To Myself Before My Daughter Was Diagnosed With Cerebral Palsy

I think everyone would agree that the worst thing about waiting is the not knowing. It can be torturous holding your breath until that moment comes, but ultimately you’d have a better sense of peace if you knew how long you had to wait, right? So if I knew that I just had to wait until Friday, I’ll be OK.

Well, I’ve learned with cerebral palsy, there is no Friday. There’s no date of cure or resolution. There’s just the day you realize you have to become content with uncertainty.

This day hit me when I was about to check out of one of my daughter’s specialist appointments. I used to drag on each appointment as long as possible, asking tons of questions and relying on the answers to bring me comfort. I felt if I could just make it to the next appointment, I would be OK. I could survive in between. But something was different after this appointment. I was smiling and not crying. I had no questions.

When your child doesn’t have a diagnosis, this can be a cause for high emotions and can cause any parent to be extremely tense or fragile. I was scared but thought to myself, “If we only had a diagnosis, then it would be OK because then we could have a plan of attack.” Attack. That’s how I felt about it, as though it was something I could fight off completely. Then the diagnosis of cerebral palsy came. Don’t get me wrong, it brought a huge sigh of relief, but I found myself looking forward to each appointment thinking somewhere it would somehow change. The pressure I put on each one led to increased pressure on the next. I realize now that I was sprinting — ignorantly. And this is a cross-country run. Oh, foolish me.

I met some really inspiring parents who gave me unsolicited tips or advice. I knew they could see the fresh dose of “new diagnosis” fear written on my face. At therapy one time, a mom told me, “It ain’t easy, but my motto is, ‘If your kid is smiling, then you should be, too.’” Looking back, I can’t even bear the thought of my baby smiling at me knowing I was fighting back tears of “what could be.” I wish I could have a chat with myself from 15 months ago, pre-diagnosis.

Hey Mama,

Life is going to get hard, but it’s going to be OK. Parenthood is going to look different for you than you might have imagined. Be grateful in each moment, even during the ones where you feel 100 percent helpless. There’s no one to blame, and no one is blaming you. She will get a diagnosis, as well as other titles, labels and terms used to describe her medically. Get comfortable with them, but don’t let them dim your light.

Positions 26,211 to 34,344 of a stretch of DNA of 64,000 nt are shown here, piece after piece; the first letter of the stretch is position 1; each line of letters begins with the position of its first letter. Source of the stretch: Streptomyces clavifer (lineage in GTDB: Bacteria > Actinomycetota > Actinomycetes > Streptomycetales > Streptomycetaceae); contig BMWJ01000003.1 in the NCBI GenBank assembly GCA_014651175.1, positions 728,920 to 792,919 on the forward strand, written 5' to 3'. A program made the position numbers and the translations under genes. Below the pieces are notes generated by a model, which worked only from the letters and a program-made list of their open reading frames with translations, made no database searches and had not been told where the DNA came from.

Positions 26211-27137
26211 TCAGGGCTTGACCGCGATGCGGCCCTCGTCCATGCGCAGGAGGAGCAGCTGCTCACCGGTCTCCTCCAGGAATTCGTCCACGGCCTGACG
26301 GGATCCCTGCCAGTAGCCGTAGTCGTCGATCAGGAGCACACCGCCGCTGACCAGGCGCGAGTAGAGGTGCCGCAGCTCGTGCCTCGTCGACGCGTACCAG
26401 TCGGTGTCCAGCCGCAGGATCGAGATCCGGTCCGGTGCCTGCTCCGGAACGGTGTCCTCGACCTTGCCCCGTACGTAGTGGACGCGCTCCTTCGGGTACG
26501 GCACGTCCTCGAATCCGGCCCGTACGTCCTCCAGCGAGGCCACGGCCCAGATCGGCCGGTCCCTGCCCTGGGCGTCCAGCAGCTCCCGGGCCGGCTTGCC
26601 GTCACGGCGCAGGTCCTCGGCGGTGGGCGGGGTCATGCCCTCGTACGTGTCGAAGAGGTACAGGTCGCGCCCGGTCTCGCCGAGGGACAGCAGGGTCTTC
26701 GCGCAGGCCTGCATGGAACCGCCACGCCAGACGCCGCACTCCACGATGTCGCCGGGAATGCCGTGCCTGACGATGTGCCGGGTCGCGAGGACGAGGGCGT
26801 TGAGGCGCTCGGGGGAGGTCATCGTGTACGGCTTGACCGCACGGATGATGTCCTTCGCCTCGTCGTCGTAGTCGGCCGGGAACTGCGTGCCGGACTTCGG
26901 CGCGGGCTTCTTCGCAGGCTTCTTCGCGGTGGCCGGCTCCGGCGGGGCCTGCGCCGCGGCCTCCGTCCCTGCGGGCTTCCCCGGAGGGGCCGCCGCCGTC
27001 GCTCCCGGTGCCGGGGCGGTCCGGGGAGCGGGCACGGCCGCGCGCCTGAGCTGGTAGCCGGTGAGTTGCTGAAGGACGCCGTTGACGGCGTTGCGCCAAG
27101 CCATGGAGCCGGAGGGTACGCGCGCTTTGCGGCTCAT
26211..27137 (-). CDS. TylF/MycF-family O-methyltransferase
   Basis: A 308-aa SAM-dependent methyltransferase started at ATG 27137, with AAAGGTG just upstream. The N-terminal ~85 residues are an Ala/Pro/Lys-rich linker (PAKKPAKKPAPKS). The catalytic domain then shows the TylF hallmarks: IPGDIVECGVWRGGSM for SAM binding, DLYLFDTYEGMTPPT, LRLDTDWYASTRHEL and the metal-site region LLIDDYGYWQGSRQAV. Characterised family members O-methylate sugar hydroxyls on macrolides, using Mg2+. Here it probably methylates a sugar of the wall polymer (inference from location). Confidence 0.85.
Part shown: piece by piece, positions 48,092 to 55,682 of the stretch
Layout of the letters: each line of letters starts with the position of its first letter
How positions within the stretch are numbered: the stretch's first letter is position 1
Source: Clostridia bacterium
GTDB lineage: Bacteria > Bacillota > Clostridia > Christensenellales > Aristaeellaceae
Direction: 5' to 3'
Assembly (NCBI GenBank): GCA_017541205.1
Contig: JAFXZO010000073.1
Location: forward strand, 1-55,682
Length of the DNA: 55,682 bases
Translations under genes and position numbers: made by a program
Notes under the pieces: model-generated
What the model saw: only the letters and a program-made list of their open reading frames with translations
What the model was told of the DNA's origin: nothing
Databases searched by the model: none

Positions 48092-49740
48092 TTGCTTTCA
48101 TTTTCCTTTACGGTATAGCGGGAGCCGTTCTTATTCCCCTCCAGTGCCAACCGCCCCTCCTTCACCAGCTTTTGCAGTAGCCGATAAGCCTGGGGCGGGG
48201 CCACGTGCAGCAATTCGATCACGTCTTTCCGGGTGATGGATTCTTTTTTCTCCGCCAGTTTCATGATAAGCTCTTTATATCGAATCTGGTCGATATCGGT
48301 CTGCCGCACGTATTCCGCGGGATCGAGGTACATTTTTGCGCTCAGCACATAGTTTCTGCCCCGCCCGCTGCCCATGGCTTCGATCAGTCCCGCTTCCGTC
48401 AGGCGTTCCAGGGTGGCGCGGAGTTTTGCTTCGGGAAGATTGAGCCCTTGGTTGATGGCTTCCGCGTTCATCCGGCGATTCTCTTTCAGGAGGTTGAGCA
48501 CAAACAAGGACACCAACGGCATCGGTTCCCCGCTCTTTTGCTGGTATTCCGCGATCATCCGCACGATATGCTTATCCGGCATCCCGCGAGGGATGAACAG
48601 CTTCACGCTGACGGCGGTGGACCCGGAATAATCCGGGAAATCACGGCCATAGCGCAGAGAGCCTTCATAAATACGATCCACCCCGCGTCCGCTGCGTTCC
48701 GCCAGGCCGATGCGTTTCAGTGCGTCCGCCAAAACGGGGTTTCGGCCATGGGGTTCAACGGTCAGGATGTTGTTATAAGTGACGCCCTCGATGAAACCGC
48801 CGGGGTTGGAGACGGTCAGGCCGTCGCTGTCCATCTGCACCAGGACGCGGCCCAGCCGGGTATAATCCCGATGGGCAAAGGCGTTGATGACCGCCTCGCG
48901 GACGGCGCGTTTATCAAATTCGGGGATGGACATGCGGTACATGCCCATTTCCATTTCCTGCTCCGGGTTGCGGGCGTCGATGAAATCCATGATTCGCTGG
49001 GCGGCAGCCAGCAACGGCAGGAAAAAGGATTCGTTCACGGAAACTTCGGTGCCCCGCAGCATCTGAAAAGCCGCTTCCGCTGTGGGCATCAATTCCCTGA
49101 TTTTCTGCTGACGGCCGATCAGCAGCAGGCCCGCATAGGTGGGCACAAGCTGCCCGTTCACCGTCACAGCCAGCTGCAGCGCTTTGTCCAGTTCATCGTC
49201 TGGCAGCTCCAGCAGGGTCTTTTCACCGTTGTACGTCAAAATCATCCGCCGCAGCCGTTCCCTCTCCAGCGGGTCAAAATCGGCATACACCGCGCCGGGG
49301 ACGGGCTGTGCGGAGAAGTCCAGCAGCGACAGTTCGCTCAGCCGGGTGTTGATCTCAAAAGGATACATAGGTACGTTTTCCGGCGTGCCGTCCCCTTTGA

Watch your baby girl grow and don’t worry about everyone else. You’re on a unique road, so don’t expect others to understand it. Some days you’ll want to be treated the same, and some days you’ll want them to know that life is different for you.

The words “special needs” don’t need to scare you, either. I know you never thought they would be used to describe you. While they don’t define you, you will find comfort in them.

You’ll learn to live in the now, and in time you will discover the beauty that was created amidst this pain. You will adjust to the ups and downs and the possibility that today might be worse than yesterday, but tomorrow will be better. You won’t let this rollercoaster determine how you treat others, and you will certainly teach your daughter the same.

You won’t merely “survive” each moment, you’ll make the most of them. You’ll celebrate every tiny miracle that each day brings. On the days you feel defeated, you’ll find a moment of joy and forget the whole day was challenging. You don’t need to feel guilty for not always being supermom — you’re human. Her progress doesn’t solely rely on you; she will go at her own pace. Follow her lead and be strong for her.

Don’t compare her life to other people; this calls for a completely different set of rules. You can do this. You can be her strength when she feels weak. While you can control many avenues in your life, this one isn’t meant to be controlled.

Her life is beautiful. You will never “fix” cerebral palsy, but you can teach her to adapt to the best of her capabilities. While you try to teach your daughter the smallest of tasks, she will be teaching you about the big picture. So hold on tight and be prepared for the most amazing chapter of your life.

Christina Smallwood and her daughter
Christina and her daughter.

Follow this journey on The Waiting Room.

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